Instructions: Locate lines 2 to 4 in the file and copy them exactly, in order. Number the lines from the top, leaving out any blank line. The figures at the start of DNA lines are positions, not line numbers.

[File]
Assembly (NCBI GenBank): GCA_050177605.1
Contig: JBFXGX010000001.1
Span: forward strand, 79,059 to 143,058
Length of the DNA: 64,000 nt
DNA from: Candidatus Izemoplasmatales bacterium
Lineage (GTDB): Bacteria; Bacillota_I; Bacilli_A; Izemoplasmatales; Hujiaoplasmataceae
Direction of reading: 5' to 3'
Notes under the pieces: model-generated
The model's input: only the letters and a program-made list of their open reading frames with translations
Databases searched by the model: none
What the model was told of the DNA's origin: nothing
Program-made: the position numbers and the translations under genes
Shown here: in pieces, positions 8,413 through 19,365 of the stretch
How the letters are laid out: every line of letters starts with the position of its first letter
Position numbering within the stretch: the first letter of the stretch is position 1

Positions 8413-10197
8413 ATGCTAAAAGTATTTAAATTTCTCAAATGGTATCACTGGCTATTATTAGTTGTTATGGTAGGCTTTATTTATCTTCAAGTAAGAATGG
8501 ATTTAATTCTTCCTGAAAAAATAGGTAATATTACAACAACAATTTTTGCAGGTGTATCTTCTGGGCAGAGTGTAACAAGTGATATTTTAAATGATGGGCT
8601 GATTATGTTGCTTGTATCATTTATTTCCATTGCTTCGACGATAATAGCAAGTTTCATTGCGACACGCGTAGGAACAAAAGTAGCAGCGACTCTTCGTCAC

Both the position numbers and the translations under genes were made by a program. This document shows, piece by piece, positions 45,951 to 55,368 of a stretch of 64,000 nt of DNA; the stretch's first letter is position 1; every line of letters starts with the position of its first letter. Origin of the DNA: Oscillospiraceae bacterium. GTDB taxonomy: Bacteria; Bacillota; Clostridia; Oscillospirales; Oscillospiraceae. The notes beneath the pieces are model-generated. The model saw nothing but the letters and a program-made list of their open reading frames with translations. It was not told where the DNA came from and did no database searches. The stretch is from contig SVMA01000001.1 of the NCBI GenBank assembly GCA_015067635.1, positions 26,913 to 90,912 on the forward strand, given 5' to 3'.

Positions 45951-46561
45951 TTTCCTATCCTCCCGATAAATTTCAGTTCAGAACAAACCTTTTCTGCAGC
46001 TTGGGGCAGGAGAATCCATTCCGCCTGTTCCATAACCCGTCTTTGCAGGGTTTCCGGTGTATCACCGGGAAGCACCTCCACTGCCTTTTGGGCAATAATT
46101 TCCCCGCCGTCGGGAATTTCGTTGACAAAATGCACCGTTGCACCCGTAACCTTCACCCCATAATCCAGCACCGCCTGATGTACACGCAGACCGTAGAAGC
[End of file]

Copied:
Contig: JBFXGX010000001.1
Span: forward strand, 79,059 to 143,058
Length of the DNA: 64,000 nt